Building & Design Tips:
1. Stability is the key. Metal keels and plastic rudders are provided with the kit to help stabilize boats. Other ideas to help in this area:
(a) Build boat and test it over and over in bathtub to check for stability. After testing weights can be added to level the boat as it goes in the water, however, REMEMBER THE MORE WEIGHT THE SLOWER THE BOAT. It's best to design the boat so it's stable without having to add weight.
(b) Catarmaran design. This is the most stable sailboat there is. One can be made easily from the BSA kit by cutting the hull in half (down the middle from front to back), and then turning the two halves with the curved side down. Then it just takes the addition of a little lightweight wood, such as balsa, to connect the halves and make a mast holder. The catamaran design doesn't need to utilize the metal keels provided in the BSA kit, and thus the boat is lighter. It is advisable to use two(2) plastic keels however to help the boat run straight and true.
(c) Keep hull flat. Do not round the hull into a V as with a normal boat. The flatter and wider the hull the more stable the boat will be.
Unlike the standard design, building this boat requires making cuts through the kit's balsa hull block, and more extensive gluing. Scouts must not attempt this project unsupervised! This document is intended only to outline the work required to build the boat, not to teach safe workshop practice. Power tools aren't necessary for this project, and I recommend that they NOT be used because of the small size of these parts. Handle and use sharp hand tools carefully, and be careful to avoid burns from hot glue and glue guns, if used. It's your (Akela's) responsibility to know how to use your tools safely, and to ensure safety throughout construction! If, for any reason, you're not completely confident that you and your scout can safely complete this project, please don't try! Building a toy boat is far less important than your safety!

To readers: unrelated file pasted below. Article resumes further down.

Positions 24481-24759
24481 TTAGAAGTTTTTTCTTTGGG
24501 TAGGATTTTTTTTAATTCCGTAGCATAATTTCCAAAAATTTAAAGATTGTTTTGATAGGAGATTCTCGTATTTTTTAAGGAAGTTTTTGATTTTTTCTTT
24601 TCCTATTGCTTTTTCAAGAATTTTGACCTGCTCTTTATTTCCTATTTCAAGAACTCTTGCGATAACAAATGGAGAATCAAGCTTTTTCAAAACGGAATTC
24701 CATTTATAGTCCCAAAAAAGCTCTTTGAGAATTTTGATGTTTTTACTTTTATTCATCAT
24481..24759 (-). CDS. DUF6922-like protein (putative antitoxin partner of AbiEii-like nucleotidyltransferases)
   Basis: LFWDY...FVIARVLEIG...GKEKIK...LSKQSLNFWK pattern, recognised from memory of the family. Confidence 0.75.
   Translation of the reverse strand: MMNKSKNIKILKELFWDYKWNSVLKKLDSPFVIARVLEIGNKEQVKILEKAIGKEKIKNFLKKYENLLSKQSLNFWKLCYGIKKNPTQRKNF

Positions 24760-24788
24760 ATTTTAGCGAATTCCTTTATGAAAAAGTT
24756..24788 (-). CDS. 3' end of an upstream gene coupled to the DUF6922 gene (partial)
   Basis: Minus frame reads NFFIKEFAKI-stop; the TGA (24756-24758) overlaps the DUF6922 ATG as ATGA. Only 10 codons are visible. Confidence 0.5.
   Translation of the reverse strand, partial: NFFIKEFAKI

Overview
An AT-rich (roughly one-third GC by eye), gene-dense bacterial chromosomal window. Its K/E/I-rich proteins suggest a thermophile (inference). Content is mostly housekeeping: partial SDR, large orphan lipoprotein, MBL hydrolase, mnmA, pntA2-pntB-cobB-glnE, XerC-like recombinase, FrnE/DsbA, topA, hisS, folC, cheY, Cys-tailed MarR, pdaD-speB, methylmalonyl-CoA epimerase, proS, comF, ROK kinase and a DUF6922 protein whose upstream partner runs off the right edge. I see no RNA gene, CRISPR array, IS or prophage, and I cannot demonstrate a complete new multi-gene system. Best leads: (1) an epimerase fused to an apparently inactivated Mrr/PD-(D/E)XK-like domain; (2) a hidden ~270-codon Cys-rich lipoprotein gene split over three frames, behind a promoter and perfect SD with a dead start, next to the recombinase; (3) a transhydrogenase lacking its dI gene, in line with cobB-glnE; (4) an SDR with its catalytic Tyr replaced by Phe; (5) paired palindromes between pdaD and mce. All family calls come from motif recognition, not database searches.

2. Make the boat as light as possible. Drill out the hull, or remove wood from the "deck" of the hull.
3. Put sail as low on mast as possible, this promotes stability.
4. Tie back sail by tying thread to each of the lower corners of the sail and then securing the "lines" to each side of the boat (tying to a straight pin and then pushing the pins into the hulls is an easy way to do this). This will keep the sail from twisting when being blown on. The sail will stay at a 90 degree angle to the hull and allow it to "catch" the most air possible thereby promoting speed.
5. Channeling bottom of boat. Cut channels under the hull of the boat. Some straight back, some in a V with the point towards the front of the hull. This will seem to add somestability and promote speed of the boat. It also lightens the boat which contributes to speed.
6. The bottom edge of the sail needed to be about 1/2 inch above the deck of the boat. If the sail was too low the corners rubbed against the gutter or dipped in the water. If the sail was too high the boat was top heavy and tended to tip over.
7. The boats sailed best if they were balanced with more weight to the rear. This elevated the bow of the boat, and when they were blown, they ran almost even. * The keels needed to be placed about 3/4 of an inch behind the mast. Don't follow the instructions in the kit.
8. The rudder should be placed touching the keel.
9. Blow evenly with the straw at a point about 1 inch from the bottom of the sail. Blowing the boat down one edge of the gutter rather than letting it "tack" back and forth seemed to be the fastest.
10. Use "Krylon" spray paint -- it dries in about one minute on the balsa wood hulls.
11. Wax the hull
12. Add bumpers
how to steer your boat in the bathtub before the race.